Well, firstly I am not really qualified to make a strong case about LG scanning, since this is the only drive I have and the only drive I’ve used for scanning. Obviously, this LG scanning is not directly comparable to other scanners. It behaves different in a few ways … like the ‘Jitter’ . I have seen scans of discs burned with an H55 on other scanners helping to give an idea of what is a good/bad quality disc for burning. The only thing I’m concerned with is being able to compare the burns I have done with this drive and being able to tell which write speed provides the best quality …, with this drive.
Well most of the discs are showing that Avg. Jitter value of 16-19% but a couple were 20 and 21% I believe. Anyway its much higher than typical jitter readings so it is only useful in the local test environment. What is more important to me is PIE/PIF levels of the different recordings. Renting DVD movies and testing them show a very low PIE/PIF and those discs never skip or fail a TRT. Other burns that I have done on low quality media show a scattered line on the TRT and a very high PIF in the same area. Perhaps I can show you the TRT and DQ scan on that one.
All I’m saying is that I really don’t trust the results at all. Setting a scan at 8x and it results in something in between 6x and 5x scanning speed may already be dubious, as well as a 4x scan which is actually done at 3x. Does the drive always do this on every disc scanned? Is there some sort of pattern that is followed with believable variances when multiple scans are made? I don’t have that specific drive so I can’t really test its scanning capability on my own although I understand your desire to test on this certain drive.
Yea, this was a little confusing to me at first. The firmware does not accept all speed selections. And I think data and DVD-Video are handled just a little different. A lot of my discs are burned with straight .mpg movie files which the firmware interpret as data.
Yes 8x shows the speed you mentioned and 4xCLV shows 3xCLV on the chart. The factor at play here is in the [U]Advanced Button[/U]. In there you can scan at 1-ecc or 8-ecc intervals. You can change the test length from [U]Speed to Accuracy [/U]in 5 different positions. Scanning at 1-ecc intervals is too slow for me to get a multiple of tests done. So my setting is 8-ecc intervals. I started at the full speed setting which is fast but faster than I need so I bumped it up one notch towards accuracy. Full accuracy is way too slow for my multiple testing at this time. I think Full Speed takes a little over a 1000 samples (4.7 gig discs) and one notch up takes a bit over 2000. The next one up is over 4000, the next 8000, and full accuracy around 16000 samples and is way too long for my purposes right now. I did a full speed and a full accuracy on one test and they were different, but not tremendously so.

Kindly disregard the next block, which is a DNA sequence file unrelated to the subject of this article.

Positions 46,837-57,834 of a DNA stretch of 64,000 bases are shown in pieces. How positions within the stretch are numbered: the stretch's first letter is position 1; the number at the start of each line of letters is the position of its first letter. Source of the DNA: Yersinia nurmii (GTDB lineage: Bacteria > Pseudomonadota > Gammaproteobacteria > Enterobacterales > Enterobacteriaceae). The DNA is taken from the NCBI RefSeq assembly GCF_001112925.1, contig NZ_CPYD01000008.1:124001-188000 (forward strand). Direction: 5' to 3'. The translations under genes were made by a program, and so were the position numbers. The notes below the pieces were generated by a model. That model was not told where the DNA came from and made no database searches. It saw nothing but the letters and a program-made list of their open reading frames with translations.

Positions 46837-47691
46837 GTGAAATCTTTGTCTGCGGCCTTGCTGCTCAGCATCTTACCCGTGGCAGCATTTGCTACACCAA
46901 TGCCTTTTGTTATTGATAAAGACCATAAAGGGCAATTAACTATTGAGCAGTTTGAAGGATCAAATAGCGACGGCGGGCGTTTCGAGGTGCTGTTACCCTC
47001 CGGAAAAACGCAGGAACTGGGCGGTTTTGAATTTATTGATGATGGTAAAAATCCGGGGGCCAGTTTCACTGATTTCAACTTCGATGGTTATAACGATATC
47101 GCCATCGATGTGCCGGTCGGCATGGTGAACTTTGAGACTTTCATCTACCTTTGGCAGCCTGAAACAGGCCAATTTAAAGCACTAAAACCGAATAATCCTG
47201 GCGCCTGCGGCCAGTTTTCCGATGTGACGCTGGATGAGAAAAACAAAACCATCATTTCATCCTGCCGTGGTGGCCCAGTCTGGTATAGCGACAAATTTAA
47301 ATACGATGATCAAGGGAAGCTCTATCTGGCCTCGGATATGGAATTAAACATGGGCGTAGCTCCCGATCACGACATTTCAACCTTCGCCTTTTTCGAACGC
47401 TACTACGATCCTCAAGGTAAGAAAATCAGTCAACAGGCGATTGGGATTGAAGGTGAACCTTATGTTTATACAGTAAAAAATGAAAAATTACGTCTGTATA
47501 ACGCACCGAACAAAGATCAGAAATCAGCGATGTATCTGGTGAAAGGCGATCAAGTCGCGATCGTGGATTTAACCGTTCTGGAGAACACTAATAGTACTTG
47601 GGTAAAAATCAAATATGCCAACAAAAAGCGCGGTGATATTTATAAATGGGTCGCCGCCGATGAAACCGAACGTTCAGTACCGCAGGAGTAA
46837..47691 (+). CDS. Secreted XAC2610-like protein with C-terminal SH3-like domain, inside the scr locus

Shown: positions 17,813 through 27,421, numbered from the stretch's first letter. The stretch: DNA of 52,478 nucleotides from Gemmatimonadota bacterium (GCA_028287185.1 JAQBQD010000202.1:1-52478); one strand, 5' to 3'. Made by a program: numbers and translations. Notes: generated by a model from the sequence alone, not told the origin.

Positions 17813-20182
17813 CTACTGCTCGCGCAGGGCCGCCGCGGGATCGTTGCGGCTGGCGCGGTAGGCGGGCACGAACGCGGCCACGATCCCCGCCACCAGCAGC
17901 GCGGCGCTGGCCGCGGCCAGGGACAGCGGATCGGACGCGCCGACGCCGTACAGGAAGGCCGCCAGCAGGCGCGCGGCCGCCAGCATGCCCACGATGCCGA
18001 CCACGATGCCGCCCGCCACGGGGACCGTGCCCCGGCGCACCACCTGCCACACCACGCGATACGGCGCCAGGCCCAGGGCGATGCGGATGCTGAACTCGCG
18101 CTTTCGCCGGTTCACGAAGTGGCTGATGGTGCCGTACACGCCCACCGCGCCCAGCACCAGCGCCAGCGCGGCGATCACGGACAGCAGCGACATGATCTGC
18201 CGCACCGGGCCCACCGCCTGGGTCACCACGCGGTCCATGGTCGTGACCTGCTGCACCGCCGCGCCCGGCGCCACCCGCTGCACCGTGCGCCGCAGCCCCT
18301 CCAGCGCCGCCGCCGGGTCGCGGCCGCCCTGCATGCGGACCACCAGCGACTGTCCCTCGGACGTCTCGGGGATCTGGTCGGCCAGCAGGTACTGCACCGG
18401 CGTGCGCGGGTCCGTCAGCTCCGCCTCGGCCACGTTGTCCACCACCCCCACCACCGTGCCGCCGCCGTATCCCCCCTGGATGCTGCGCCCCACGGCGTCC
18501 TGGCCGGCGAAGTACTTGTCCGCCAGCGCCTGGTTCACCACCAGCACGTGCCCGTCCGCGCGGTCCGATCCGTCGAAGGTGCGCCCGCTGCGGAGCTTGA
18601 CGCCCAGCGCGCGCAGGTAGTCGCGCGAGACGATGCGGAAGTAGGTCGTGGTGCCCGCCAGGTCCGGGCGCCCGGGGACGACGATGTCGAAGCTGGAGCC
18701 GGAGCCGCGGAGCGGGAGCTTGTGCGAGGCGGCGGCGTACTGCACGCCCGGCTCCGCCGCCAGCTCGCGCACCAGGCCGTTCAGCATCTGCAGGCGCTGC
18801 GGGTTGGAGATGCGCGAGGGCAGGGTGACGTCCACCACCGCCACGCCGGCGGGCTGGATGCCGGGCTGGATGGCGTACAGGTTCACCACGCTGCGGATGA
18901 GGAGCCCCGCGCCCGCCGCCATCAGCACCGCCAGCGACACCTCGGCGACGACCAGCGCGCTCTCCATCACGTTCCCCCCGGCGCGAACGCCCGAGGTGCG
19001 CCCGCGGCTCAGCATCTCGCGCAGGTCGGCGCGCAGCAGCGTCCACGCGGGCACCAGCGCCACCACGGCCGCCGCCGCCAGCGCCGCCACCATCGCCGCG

What you see on the chart is a speed calculation of how fast your progressing through the position on the disc and calculated from the beginning to the end of the discs total size. There is no RPM indicator on these graphs. So yes the speed indicator drops as you move the Accuracy slider towards Accuracy because it has to take twice as many samples with each notch over. In those graphs you see the speed progress across the discs with a scan length set at about 2000 samples for a single layer disc and 4000 samples for a DL.
I’d really like to see scans of those discs you’ve already showed using other well-known DQ scanners just to support your case. I’ve had CMC MAG M01 that scans at a constant ~1M+ PIE and 4000+ PIF even on a tolerant scanner, imagine how it looked on a [I]picky[/I] BenQ DW1640.
Disc scanning is incredibly unreliable but it does provide a few insights that help us to determine the best course of action in testing media batch qualities and deciding on write speeds and strategies so sometimes it’s a necessary evil. Seeing how weird your scans look incomparable to other scans makes it even tougher to believe an already unreliable home-testing method (and also the reason why MediaTek/Nexperia/Sanyo chipsets are preferred due to their relative reliability in disc scanning).
Yes, I would too. But right now there is no way to get these discs to any other scans unless I mailed it to another scanner.
So far its working for me in showing me the relative quality of my burns, and that is all that is really important.
The following scans are of an .mpg movie file burned with Nero at 8x. The disc is a Maxell CMC MAG M01. The samples taken are about 2000 / 8-ecc intervals.
[U]The first[/U] one is the TRT.
[U]The second[/U] is the scan at 8x.
[U]The third[/U] is at 4xCLV showing a little improvement. 2xCLV would probably look a little better still but the point is this disk has its better read ability at much slower speeds.
[U]The fourth[/U] is this .mpg burned on at 16x with ‘Create Disk’ using the same type and batch, Maxell CMC MAG M01. This will pass the TRT smooth. The 16x burn showing much better quality than the 8X burn.
[U]The Fifth[/U] is the same test as the fourth but at 4xCLV. As you can see the quality improves at the lower speed. But of course DVD movies in .vob or .mpg read very slowly anyway.
It appears that CMC MAG M01 burns better DQ at 16x than at 8x as far as using my drive to burn it, read it, and scan it. There were a couple that had high quality at 2x and 4x CLV but worse at DQ 8x scan when they were burned at 8x instead of 16x.
Anyway … Great scanning Gurus … teach me where I’m wrong and why I can’t use this drive to measure quality. Teach me of the higher Jitter reading and where its useless and why it can’t be used relatively.
I’m always up to pointers.